Sunday, March 13, 2011

Ways of knowing

The downside of working at a university is the infinite stream of nonsense that is produced by various committees. I believe that evaluating our course offerings and educational outcomes are an important part of improving the curriculum so that we produce students who can use their education to live meaningful lives while contributing to society.

In the spirit of this goal, our university is rethinking its general education requirements. The committee charged with this activity has produced a document that describes what every student should learn prior to graduation, and has outlined a proposed curriculum that leads to these results. I generally agree with the goals. However, based on the wording of the document, some of the committee members need a refresher course in critical thinking.

The document contains a section called "WAYS OF KNOWING," which states as one of the learning goals: "To understand science as a way of knowing." This statement shows an ignorance of the meaning of science.

In terms of understanding the material world, science provides a process for culling out false hypotheses that painstakingly leads us closer to the truth, sometimes through a circuitous path. The concept of a way of knowing is imprecise; it implies both a false multiplicity within a body of knowledge and a non-existent certainty.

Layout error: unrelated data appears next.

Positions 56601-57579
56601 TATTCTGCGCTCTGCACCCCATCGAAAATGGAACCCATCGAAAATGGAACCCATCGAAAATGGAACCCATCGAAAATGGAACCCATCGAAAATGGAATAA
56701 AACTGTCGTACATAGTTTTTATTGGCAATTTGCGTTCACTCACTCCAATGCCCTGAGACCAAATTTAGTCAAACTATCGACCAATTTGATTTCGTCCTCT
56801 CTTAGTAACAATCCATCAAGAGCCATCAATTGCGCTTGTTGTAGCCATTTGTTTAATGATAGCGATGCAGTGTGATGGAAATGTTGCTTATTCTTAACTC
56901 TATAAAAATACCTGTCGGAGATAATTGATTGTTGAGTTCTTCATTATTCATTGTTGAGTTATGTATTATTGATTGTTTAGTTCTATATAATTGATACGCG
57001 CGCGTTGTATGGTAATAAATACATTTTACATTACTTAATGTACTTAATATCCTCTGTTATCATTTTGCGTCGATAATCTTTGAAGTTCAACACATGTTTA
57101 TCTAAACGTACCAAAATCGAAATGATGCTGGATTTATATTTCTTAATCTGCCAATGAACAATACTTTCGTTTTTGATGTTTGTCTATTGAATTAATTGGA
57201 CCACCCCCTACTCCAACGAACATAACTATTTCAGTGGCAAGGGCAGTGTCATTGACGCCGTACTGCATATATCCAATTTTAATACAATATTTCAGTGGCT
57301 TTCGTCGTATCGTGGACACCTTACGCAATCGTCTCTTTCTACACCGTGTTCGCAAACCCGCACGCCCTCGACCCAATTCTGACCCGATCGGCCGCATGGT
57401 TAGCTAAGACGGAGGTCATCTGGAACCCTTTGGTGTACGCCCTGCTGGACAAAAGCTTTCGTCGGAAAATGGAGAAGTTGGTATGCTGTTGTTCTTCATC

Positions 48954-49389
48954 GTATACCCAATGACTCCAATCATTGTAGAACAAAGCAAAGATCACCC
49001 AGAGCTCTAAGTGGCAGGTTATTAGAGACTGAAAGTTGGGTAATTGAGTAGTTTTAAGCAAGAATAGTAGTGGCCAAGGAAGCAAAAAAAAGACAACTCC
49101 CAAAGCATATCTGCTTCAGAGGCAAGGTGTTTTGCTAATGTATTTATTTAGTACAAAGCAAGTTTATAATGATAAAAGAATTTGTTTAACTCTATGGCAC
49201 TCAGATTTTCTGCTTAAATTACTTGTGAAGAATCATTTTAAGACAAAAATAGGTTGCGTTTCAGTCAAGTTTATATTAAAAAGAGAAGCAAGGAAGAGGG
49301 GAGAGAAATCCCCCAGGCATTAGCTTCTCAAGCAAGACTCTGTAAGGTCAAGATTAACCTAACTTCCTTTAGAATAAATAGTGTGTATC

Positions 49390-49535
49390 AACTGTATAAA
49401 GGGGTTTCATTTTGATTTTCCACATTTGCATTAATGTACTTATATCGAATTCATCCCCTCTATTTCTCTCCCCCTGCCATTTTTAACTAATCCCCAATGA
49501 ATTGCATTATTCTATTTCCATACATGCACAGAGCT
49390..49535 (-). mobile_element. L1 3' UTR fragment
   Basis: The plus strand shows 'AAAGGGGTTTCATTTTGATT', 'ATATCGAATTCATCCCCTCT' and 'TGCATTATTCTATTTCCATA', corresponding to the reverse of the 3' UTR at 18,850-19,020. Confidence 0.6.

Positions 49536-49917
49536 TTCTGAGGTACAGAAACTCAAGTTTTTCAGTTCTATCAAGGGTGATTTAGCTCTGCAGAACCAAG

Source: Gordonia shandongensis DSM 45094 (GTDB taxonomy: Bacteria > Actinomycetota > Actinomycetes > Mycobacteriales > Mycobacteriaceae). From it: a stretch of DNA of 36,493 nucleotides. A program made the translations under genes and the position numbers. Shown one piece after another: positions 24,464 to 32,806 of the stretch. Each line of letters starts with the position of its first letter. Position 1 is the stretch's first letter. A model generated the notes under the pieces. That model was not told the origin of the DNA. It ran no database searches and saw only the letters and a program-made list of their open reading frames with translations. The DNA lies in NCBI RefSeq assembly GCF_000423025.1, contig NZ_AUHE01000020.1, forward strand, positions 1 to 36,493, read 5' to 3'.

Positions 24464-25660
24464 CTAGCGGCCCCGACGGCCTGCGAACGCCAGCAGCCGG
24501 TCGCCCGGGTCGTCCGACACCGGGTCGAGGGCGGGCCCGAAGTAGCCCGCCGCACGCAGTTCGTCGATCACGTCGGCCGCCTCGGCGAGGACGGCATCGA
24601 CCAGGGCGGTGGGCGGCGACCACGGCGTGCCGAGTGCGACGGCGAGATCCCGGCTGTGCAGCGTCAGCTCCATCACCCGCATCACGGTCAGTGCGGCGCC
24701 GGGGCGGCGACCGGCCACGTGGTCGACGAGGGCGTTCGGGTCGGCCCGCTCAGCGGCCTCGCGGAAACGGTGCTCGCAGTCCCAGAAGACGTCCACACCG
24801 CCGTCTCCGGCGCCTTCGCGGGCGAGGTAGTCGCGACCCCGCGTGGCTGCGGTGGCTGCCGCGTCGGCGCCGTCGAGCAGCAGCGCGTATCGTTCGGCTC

Americans' disbelief in anthropogenic global warming serves as a good example of why it is important to have a clear concept of what is meant by knowledge. Certainty is nonexistent. Rather, we use the preponderance of evidence to tentatively add new bits and pieces to a body of knowledge. There are clearly uncertainties in the science of global warming, but the picture that emerges shows with a reasonable degree of confidence that humans are having an effect on climate. Within the range of uncertainties, the prognosis for its effects on humanity ranges from not so good to disastrous.

Rather then spending time and effort arguing whether global warming is real, we need to do a cost-benefit analysis of methods that mitigate the effect. The longer we wait, the more costly the solution. Only after shedding ridiculous concepts such as Ways of Knowing can we get to the task of solving the world's problems. It all starts with a solid education that gives students the tools needed for effective reasoning. I hope we succeed.

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